Imani Perry has an impressive academic background: Yale undergraduate, Harvard Ph.D, LLM degree from Georgetown, and she now teaches at Princeton. Her ramble through the South is an informed and wide-ranging trek, with both familiar and new bits of information to digest. The approach to talking to people about Washington, DC used the question, “Is Washington a Southern city?” While such a question makes me uneasy because the answer is inevitably “yes and no,” it did evoke some interesting comments. I appreciated the observation she made that locals call the city “DC,” a designation that sounded so right to me, having grown up in Northern Virginia. And there’s John Kennedy’s comment about Washington mentioned by Mr. Booklog: “Washington is a city of Southern efficiency and Northern charm.”
She wrote about Charlottesville, a city she visits as part of her work; about the 2017 Unite the Right rally she notes that local people were quick to blame “outside agitators” for the hatred. She said the people did come from other places, “but there’s something to be said about outsiders thinking that your place could be a place for their hate to bloom.” While I know local people reacted with “that’s not who we are,” that was countered by Black people who can testify to the racism they experience. And it is true the rally was organized by a Charlottesville person, Jason Kessler. On the other hand Kessler was reacting to the decision by the City Council to remove two Confederate statues, and was able to recruit significant national groups to react to that. I believe that fact makes this a more complicated story; while plenty of racism exists here, the organizers were recruited to come here not because they would receive a warm welcome from the city, but because the city had made a decision racists could rally against.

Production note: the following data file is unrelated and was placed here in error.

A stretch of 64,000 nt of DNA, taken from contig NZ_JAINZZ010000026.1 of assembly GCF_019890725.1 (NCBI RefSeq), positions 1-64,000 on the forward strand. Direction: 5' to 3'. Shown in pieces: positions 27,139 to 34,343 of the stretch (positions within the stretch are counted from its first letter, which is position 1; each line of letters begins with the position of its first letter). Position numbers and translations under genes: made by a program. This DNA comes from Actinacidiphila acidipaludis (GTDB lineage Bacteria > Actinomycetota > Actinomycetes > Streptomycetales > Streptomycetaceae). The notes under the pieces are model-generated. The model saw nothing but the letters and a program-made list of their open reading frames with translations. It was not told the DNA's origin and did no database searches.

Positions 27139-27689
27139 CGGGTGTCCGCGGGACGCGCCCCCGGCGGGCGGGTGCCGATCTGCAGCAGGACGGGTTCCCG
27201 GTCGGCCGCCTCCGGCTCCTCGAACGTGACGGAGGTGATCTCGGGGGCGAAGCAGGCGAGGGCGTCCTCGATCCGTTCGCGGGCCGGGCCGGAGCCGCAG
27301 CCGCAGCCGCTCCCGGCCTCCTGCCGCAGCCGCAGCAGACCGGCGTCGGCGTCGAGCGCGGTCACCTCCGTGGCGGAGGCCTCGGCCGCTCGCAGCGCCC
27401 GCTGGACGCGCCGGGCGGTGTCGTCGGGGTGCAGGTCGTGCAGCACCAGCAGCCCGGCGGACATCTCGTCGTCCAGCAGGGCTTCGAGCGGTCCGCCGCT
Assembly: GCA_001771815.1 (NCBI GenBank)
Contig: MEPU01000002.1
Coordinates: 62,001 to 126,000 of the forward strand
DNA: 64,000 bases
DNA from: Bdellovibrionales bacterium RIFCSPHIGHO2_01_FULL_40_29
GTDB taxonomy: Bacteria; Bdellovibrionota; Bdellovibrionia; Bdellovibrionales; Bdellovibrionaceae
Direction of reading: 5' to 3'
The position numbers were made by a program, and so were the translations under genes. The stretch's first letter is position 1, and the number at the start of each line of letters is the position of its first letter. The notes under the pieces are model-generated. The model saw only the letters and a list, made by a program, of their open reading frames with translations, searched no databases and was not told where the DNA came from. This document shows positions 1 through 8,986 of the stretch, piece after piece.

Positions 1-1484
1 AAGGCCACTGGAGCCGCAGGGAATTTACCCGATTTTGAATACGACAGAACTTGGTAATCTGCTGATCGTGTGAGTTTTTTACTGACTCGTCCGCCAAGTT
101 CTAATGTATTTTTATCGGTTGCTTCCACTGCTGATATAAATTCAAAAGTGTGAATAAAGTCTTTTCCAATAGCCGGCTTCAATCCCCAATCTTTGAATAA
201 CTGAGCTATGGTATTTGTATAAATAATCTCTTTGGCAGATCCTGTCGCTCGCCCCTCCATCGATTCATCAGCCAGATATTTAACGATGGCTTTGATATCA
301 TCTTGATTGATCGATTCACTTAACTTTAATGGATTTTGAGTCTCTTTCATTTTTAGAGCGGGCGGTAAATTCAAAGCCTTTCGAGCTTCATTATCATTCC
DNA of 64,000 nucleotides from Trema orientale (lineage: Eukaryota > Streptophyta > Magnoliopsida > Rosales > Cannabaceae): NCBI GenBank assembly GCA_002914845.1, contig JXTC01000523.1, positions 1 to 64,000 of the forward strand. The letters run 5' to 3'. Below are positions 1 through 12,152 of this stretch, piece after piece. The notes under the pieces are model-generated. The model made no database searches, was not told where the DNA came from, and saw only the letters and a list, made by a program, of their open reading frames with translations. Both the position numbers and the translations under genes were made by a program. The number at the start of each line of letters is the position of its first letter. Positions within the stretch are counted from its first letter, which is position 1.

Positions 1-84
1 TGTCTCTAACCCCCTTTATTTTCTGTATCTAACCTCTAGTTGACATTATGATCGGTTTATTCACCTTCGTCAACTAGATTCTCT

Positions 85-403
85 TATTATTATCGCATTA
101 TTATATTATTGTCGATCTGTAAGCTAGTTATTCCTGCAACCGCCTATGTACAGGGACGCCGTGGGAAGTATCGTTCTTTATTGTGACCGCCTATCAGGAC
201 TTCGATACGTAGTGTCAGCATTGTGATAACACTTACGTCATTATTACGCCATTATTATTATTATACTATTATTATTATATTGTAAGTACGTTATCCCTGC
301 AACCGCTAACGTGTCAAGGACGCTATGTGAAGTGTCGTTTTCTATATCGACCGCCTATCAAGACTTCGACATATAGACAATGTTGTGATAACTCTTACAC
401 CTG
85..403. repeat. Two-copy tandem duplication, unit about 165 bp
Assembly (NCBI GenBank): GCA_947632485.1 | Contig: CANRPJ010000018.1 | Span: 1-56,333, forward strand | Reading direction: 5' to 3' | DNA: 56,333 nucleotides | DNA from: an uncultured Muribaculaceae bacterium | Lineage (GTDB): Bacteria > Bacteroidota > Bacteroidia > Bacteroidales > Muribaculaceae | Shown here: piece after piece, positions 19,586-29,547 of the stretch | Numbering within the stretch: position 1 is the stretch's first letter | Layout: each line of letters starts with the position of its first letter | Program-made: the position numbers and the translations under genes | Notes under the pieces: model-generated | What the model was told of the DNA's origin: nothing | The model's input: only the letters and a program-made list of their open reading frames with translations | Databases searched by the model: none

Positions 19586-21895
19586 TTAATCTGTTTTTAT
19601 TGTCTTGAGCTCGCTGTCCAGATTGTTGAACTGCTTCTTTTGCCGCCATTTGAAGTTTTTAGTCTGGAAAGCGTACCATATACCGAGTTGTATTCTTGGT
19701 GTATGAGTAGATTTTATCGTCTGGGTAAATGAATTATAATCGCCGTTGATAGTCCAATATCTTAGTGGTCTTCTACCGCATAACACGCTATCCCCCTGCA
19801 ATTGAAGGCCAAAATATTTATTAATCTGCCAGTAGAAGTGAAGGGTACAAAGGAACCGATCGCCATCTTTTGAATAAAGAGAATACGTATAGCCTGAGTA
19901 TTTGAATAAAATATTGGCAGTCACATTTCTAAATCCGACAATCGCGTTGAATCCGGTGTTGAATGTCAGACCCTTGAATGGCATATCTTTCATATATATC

Perry writes about a wide range of topics including music, food (she has definite opinions about grits), her grandmother and much more. Sometimes the pivots were dizzying. The subtitle of the book is A Journey Below the Mason Dixon to Understand the Soul of a Nation. Can one understand the soul of a nation through experience of one part of it? I am uneasy at the thought of speaking of the soul of a nation at all. But then the journey itself should be the reward.
Imani Perry, South to America, Harper Collins, 2022, 410 pages (I listened to the audiobook). Available at the public library.